• Less than normal response to growth hormone stimulation test is the preliminary criteria. In this assessment, GH levels after hyperglycemia are measured to evaluate the levels of HGH in the blood. This is a special biochemical test and is only conducted in case the healthcare provider suspects growth hormone deficiency.
• Alternatively, multiple blood samples, on different days at different times are taken and the highest and lowest GH values are assessed. This is a relatively, more complicated test, as it depends on the patient’s availability and further requires several pricks to be made on the patient. Some physicians depend upon MRI imaging of the pituitary to make the clinical assessment or depend upon factors like blood cholesterol levels or bone densities.
Treatment and Tracking progress
The treatment of AGHD is HGH replacement therapy. In this therapy synthetically prepared recombinant growth hormone is injected into the body to raise the levels of GH produced in the body. The concept is similar to Insulin injections given to diabetic patients.
To begin with, small doses of synthetic GH are injected and the patient is reviewed and assessed on a regular basis at an interval of six weeks. Simultaneously, a blood test (Insulin like growth factor test) is conducted on the patient to ascertain the correct dose. The test is aimed at measuring the levels of IGF-1 which indicates the level of requirement of the growth hormone, as, the level of IGF-1 is inversely proportional to the dosage requirement of HGH.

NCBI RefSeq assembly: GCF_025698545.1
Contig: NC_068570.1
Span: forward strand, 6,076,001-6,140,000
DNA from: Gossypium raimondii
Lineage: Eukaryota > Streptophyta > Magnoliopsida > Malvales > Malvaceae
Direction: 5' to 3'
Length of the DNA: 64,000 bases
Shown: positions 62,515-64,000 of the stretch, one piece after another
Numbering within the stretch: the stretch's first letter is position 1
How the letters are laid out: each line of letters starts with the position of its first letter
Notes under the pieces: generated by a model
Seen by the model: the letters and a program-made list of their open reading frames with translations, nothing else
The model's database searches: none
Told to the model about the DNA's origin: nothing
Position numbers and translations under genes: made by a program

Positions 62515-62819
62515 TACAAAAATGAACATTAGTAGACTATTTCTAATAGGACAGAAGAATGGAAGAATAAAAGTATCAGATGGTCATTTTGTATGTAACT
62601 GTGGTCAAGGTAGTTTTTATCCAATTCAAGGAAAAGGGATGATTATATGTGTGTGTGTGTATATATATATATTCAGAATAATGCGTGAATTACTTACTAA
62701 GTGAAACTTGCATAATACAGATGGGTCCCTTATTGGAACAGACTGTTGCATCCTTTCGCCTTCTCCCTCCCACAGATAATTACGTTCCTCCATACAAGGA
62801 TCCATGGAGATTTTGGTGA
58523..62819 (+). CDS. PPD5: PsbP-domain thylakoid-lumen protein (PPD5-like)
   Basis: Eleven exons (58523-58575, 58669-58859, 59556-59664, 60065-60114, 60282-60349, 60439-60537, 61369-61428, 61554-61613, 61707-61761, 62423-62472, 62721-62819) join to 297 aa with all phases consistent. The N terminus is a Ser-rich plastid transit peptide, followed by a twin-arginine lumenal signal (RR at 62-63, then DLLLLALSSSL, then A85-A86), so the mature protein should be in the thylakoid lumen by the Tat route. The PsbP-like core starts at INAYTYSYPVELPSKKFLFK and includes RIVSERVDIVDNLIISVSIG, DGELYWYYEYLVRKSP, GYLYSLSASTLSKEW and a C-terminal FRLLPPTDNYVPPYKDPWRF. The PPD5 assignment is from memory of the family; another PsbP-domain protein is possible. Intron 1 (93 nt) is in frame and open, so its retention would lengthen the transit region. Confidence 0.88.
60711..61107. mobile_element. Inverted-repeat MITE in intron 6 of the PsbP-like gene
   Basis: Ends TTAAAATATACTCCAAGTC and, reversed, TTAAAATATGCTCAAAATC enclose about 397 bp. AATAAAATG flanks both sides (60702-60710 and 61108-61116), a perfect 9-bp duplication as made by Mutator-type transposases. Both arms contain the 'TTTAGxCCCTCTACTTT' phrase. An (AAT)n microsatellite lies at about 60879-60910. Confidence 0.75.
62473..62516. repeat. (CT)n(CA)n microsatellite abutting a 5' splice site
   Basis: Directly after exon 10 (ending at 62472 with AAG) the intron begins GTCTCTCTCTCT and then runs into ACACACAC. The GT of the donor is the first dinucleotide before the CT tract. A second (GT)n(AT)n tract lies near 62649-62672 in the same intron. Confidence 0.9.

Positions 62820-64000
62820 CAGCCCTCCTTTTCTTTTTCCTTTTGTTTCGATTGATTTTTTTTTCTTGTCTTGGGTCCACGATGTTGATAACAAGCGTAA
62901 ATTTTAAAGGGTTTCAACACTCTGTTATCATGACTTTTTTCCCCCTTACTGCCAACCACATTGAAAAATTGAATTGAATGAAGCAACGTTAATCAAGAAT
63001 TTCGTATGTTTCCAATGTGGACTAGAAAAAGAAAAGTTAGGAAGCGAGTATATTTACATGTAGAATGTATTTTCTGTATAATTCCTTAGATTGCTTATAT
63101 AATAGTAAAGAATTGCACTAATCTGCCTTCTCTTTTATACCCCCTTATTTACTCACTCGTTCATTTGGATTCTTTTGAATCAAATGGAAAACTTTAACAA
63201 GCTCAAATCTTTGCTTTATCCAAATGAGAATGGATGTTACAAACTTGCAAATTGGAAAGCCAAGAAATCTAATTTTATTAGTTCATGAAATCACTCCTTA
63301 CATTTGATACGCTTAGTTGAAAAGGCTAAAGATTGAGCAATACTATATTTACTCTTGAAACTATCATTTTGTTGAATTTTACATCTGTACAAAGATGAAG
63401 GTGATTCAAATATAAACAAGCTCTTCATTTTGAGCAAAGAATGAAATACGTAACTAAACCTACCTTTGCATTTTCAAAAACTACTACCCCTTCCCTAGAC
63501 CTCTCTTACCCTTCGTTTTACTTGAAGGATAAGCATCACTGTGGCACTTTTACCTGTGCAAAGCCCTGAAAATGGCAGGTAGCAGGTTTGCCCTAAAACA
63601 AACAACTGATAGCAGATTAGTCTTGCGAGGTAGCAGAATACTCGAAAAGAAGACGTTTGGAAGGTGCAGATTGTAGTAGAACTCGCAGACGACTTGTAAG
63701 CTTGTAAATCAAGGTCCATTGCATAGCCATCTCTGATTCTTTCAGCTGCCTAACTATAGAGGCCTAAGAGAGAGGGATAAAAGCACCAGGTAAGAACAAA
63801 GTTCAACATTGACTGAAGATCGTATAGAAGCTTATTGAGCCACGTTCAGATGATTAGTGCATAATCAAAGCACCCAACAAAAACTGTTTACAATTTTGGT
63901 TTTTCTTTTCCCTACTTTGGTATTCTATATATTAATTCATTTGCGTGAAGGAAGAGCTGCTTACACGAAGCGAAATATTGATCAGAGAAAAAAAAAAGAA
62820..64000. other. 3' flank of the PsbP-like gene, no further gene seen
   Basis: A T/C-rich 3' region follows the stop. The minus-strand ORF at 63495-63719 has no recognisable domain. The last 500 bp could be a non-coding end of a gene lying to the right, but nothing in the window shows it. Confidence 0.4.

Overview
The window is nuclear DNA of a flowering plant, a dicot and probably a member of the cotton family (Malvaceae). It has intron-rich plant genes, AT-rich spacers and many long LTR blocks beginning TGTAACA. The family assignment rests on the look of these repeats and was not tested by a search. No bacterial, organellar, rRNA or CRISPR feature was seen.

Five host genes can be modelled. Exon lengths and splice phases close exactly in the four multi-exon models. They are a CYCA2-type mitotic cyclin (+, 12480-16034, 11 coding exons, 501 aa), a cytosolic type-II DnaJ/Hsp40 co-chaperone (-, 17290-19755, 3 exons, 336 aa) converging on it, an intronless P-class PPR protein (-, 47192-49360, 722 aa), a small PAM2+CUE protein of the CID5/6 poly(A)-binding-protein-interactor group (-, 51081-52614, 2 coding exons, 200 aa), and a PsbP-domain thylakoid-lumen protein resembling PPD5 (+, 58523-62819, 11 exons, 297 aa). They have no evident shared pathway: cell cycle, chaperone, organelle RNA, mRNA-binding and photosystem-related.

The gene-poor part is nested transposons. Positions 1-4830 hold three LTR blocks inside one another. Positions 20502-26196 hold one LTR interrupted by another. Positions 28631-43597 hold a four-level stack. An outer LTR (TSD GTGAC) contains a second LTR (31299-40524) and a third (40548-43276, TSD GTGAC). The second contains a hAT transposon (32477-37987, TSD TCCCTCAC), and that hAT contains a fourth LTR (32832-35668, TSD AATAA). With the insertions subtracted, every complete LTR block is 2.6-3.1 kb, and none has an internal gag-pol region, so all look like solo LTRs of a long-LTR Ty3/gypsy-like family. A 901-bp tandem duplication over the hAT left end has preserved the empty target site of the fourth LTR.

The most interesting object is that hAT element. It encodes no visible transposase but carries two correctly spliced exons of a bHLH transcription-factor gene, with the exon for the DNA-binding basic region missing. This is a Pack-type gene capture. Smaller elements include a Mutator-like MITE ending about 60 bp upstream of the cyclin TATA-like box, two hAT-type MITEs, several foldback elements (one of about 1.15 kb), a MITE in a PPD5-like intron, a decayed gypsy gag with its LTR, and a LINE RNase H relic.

After the assessment, for about three months, a final maintenance dose is determined and the patient is expected to follow up every four to six months, for evaluation of the progress and to ascertain whether there has been an improvement in the medical condition.
Safety Information regarding HGH therapy
HGH therapy is not indicated in adults, especially under the following conditions,
• Individuals suffering from glaucoma, retinal detachment or other eye conditions that have developed as a result of diabetes
• Individuals suffering from active brain tumor or cancer
• Individuals suffering from critical illness after a major surgery like a cardiac procedure or an abdominal procedure.
• The therapy is also not indicated in severely injured individuals or individuals who have severe form of respiratory distress.
HGH therapy is known to have potential side effects. In order to minimize the complications and the possibility of developing long term side effects, it is of utmost importance, that you provide the prescribing physician with all the relevant information.
• Detailed information about all the medications taken, including supplements
• Detailed information of any new medication or treatment, especially, prednisone, cortisone or other steroids
• Information about child bearing i.e. are you pregnant or plan to conceive
• All information about any major condition or illness that you have suffered from
Complications of the treatment therapy
HGH therapy may be associated with discomfort, soreness or redness at the injection site, joint pain or edema, severe headache or nausea, pain in the wrist, allergic reaction.
You must inform the doctor about any change or complications that you may experience during and after the course of the treatment.